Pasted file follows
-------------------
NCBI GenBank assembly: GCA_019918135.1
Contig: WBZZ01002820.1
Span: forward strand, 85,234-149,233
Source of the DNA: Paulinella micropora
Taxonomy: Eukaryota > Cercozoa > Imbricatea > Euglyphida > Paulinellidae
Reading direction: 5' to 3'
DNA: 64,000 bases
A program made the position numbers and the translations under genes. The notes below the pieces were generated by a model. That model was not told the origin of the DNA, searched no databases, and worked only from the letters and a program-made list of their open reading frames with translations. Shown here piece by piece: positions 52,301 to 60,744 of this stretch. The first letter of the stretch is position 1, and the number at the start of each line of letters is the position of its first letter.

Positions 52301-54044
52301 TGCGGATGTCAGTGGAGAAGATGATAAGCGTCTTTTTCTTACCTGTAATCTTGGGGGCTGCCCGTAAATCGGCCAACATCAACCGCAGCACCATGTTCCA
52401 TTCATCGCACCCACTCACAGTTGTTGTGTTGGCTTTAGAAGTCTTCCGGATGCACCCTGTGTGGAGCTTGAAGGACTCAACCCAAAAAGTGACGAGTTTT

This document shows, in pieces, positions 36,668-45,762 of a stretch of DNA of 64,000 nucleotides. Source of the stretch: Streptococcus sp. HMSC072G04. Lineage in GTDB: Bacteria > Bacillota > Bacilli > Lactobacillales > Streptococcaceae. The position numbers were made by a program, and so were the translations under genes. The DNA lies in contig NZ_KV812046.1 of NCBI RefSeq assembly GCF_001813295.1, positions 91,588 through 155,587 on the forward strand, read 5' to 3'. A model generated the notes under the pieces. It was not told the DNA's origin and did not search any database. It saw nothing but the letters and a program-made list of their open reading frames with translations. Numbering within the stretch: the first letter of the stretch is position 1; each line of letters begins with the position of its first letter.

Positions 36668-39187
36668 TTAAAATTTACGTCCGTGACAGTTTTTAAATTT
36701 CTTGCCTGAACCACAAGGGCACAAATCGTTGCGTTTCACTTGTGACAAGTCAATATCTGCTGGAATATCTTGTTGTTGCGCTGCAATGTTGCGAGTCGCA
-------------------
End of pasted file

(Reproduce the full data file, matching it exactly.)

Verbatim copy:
NCBI GenBank assembly: GCA_019918135.1
Contig: WBZZ01002820.1
Span: forward strand, 85,234-149,233
Source of the DNA: Paulinella micropora
Taxonomy: Eukaryota > Cercozoa > Imbricatea > Euglyphida > Paulinellidae
Reading direction: 5' to 3'
DNA: 64,000 bases
A program made the position numbers and the translations under genes. The notes below the pieces were generated by a model. That model was not told the origin of the DNA, searched no databases, and worked only from the letters and a program-made list of their open reading frames with translations. Shown here piece by piece: positions 52,301 to 60,744 of this stretch. The first letter of the stretch is position 1, and the number at the start of each line of letters is the position of its first letter.

Positions 52301-54044
52301 TGCGGATGTCAGTGGAGAAGATGATAAGCGTCTTTTTCTTACCTGTAATCTTGGGGGCTGCCCGTAAATCGGCCAACATCAACCGCAGCACCATGTTCCA
52401 TTCATCGCACCCACTCACAGTTGTTGTGTTGGCTTTAGAAGTCTTCCGGATGCACCCTGTGTGGAGCTTGAAGGACTCAACCCAAAAAGTGACGAGTTTT

This document shows, in pieces, positions 36,668-45,762 of a stretch of DNA of 64,000 nucleotides. Source of the stretch: Streptococcus sp. HMSC072G04. Lineage in GTDB: Bacteria > Bacillota > Bacilli > Lactobacillales > Streptococcaceae. The position numbers were made by a program, and so were the translations under genes. The DNA lies in contig NZ_KV812046.1 of NCBI RefSeq assembly GCF_001813295.1, positions 91,588 through 155,587 on the forward strand, read 5' to 3'. A model generated the notes under the pieces. It was not told the DNA's origin and did not search any database. It saw nothing but the letters and a program-made list of their open reading frames with translations. Numbering within the stretch: the first letter of the stretch is position 1; each line of letters begins with the position of its first letter.

Positions 36668-39187
36668 TTAAAATTTACGTCCGTGACAGTTTTTAAATTT
36701 CTTGCCTGAACCACAAGGGCACAAATCGTTGCGTTTCACTTGTGACAAGTCAATATCTGCTGGAATATCTTGTTGTTGCGCTGCAATGTTGCGAGTCGCA